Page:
Engine assembly

Once the machine shop had a chance to evaluate my replacement engine block and crank, i was finally able to make the last big parts order. Because of the surface rust in a couple of cylinders and crank journals, the block was bored out to .040 over and the crank ground to .020 under. I was hoping for a bit less crank grinding, but it's fine, and the bores are at the limit for most available pistons, but should be plenty good for my lifetime with the car. 

With parts in hand, the shop moved pretty quickly, but we were a bit stuck waiting on the crank, which was handled by another shop, and everyone is busy in the spring. I realized though, that with the change in crank i also needed a new flywheel. My '69 crank has a longer flywheel interface end, so the flywheel attachment is shallower to match. The later replacement crank needs a deeper flywheel. I got a flywheel for pretty cheap from a club member, confirmed that it's the same bolt/pin pattern and dropped it off for machining. I noticed that it was lighter than my old one and just figured that it had been previously lightened, and bonus for me!

After i picked everything up from the shop i got busy with final cleaning, painting, and thread chasing. First up was getting the block on the engine stand. I used the end mount to strip the block, but wanted to try a side mount for building it. I made a hefty plate to shift the load, and this setup ended very balanced and easy to manage.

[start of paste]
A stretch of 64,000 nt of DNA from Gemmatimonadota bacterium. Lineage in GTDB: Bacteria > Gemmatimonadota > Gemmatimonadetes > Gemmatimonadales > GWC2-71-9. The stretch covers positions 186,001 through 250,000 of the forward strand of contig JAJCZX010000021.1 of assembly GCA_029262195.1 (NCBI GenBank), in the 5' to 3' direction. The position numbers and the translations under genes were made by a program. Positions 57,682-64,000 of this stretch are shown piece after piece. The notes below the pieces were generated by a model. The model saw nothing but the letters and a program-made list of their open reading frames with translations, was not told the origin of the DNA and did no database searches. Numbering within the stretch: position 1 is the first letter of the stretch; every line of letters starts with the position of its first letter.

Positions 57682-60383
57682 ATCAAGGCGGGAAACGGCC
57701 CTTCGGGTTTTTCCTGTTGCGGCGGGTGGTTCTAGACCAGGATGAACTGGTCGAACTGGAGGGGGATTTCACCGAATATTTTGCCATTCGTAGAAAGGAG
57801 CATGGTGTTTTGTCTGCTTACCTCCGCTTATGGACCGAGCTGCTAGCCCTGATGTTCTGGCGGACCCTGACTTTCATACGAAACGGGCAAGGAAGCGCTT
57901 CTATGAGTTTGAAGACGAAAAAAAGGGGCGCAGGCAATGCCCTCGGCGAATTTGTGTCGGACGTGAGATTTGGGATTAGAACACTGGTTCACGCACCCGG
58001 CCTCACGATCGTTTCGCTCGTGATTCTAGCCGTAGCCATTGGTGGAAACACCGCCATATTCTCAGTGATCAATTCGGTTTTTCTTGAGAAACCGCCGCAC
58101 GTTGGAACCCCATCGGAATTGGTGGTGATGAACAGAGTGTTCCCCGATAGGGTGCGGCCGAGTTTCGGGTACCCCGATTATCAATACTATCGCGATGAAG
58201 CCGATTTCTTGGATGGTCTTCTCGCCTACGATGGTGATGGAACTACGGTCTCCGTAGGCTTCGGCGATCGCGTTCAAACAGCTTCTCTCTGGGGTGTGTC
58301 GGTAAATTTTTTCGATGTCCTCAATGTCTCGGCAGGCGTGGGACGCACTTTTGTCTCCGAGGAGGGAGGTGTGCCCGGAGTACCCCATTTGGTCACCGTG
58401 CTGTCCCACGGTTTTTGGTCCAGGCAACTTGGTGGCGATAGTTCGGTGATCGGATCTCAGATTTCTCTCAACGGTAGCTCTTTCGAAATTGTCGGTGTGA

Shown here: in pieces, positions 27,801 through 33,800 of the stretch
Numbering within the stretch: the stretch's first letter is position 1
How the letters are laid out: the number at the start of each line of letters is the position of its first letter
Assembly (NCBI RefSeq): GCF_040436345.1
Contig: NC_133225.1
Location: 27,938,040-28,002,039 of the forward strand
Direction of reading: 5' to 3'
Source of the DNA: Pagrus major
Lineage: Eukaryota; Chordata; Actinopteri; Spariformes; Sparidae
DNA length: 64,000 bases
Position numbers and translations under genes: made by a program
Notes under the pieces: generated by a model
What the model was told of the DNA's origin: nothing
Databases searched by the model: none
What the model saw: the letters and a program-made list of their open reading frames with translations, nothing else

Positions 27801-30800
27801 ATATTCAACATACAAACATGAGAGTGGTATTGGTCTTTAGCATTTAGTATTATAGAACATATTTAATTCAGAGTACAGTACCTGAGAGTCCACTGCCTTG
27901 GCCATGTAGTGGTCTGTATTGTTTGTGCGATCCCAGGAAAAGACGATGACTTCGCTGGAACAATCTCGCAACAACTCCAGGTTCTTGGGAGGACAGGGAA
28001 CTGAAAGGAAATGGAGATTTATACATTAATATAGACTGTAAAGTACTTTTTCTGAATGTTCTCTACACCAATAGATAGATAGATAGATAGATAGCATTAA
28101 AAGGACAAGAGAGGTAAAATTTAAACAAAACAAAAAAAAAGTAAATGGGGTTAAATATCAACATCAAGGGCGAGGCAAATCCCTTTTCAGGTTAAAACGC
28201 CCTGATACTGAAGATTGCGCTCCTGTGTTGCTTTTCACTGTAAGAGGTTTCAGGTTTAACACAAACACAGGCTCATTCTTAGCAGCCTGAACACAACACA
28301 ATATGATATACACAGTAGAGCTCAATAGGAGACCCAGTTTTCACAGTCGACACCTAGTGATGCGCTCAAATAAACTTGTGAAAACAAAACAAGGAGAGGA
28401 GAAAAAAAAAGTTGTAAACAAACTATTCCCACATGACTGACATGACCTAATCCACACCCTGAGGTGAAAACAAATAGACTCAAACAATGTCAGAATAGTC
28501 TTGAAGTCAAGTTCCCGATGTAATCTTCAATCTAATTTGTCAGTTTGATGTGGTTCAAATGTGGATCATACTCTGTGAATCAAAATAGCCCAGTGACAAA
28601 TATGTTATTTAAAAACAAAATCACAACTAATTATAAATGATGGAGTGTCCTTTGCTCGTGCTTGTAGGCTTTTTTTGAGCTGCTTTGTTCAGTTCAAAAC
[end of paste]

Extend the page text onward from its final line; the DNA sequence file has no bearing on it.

engine block on stand

The side mount was really nice though, i could access everything i needed to for the whole build. In hindsight, i should have done all of the thread chasing first, it would have saved me some cleaning time. I'm really glad i spent extra time on checking the galleys, because a couple of cam oil supply lines were still clogged after hot tanking. I feel pretty confident that the oil should be flowing well now.

After cleaning and painting, i started on the various coolant and oil plugs. I replaced the original aluminum plugs with steel versions; i tapped the front plug for 1/4" npt, and replaced the large one above the oil filter with a 3/4" straight plug sealed with Loctite 620 retaining compound. On the machine shop recommendation, i used Permatex #1 on the freeze plugs and thread sealer on everything else. 

engine oil plugs

The crank install was smooth, no binding or tightness at all with all caps torqued to spec. The crank end float was barely out of spec with standard thrust washers, so i replaced the rear with a +.02 solid alloy washer from Good Parts. It's also a bit wider than the standard version, so a bit more bearing surface, which is a good thing.

engine thrust washers

Even though i'm pretty easy on equipment, it seemed like good insurance since the old engine had obvious repeated thrust washer problems. I ended up with .005 end float, which should be very solid.

Next i took some time to mix and match pistons and rods to balance as close as possible. I didn't do any grinding, but just with mixing parts was able to get each set within 2 grams. It helped that each of the parts groups were within about 3 grams of each other to start with.

engine pistons

The pistons were installed with new ARP bolts on the connecting rods.

engine crank installed